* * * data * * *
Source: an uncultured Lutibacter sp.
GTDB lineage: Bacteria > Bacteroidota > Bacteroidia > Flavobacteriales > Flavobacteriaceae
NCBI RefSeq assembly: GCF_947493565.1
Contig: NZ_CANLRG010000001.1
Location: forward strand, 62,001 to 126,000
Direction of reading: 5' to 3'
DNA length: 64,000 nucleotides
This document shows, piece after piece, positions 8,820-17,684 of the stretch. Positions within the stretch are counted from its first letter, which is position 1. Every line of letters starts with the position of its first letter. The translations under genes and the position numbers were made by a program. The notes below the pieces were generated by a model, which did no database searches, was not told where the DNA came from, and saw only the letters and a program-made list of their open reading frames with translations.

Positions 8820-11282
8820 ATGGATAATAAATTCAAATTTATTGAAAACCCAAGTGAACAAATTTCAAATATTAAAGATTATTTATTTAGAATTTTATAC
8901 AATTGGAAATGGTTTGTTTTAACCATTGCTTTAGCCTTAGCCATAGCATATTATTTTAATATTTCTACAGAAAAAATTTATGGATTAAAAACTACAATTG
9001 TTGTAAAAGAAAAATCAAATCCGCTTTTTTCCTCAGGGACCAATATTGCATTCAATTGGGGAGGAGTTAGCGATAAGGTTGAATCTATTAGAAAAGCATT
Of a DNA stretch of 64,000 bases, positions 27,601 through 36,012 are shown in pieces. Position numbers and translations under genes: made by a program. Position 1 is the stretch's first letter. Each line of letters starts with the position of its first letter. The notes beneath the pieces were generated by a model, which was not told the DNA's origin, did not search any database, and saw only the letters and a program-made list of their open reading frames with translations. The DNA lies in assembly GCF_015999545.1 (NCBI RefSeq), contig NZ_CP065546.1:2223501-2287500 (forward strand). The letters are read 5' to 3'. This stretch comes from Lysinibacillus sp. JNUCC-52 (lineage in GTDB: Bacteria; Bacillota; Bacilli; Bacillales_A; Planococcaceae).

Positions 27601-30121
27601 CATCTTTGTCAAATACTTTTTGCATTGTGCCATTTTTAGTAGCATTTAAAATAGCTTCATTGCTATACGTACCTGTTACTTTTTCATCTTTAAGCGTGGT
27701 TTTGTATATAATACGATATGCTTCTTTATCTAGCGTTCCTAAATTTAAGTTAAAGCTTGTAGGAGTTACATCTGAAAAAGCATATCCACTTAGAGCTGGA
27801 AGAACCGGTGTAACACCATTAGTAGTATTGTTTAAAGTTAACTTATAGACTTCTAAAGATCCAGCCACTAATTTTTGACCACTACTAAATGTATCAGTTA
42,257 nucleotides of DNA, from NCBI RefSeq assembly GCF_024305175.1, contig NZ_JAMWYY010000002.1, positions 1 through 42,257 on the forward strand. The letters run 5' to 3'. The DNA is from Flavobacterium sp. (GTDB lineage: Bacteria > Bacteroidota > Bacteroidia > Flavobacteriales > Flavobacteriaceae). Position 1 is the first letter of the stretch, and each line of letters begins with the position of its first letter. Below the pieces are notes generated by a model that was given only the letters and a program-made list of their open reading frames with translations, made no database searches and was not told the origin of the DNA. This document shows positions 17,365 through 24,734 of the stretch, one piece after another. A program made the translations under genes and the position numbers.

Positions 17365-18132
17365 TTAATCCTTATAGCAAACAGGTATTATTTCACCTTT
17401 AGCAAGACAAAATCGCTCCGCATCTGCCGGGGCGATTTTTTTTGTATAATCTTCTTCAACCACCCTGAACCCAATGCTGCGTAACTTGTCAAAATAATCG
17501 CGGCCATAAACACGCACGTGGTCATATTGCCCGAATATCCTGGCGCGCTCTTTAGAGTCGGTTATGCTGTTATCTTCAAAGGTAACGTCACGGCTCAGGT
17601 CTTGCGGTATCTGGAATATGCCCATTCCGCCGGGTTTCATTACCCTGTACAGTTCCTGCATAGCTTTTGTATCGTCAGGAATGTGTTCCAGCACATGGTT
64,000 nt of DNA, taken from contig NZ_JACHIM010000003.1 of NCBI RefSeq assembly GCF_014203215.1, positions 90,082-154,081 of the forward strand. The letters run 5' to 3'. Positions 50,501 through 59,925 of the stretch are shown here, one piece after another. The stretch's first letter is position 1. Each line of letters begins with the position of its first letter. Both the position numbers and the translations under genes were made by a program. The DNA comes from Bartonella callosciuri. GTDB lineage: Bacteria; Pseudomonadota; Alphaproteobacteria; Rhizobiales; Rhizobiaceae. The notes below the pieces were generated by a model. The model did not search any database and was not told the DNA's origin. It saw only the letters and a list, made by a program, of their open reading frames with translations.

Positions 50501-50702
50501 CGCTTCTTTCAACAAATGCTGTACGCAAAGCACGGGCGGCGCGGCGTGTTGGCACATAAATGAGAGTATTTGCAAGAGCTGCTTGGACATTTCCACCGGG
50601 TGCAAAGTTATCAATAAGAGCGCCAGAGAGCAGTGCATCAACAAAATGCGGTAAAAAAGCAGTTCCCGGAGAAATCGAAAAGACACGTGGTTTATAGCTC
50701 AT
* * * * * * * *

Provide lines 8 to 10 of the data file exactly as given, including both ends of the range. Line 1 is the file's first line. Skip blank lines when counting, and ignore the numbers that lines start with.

This document shows, piece after piece, positions 8,820-17,684 of the stretch. Positions within the stretch are counted from its first letter, which is position 1. Every line of letters starts with the position of its first letter. The translations under genes and the position numbers were made by a program. The notes below the pieces were generated by a model, which did no database searches, was not told where the DNA came from, and saw only the letters and a program-made list of their open reading frames with translations.

Positions 8820-11282
8820 ATGGATAATAAATTCAAATTTATTGAAAACCCAAGTGAACAAATTTCAAATATTAAAGATTATTTATTTAGAATTTTATAC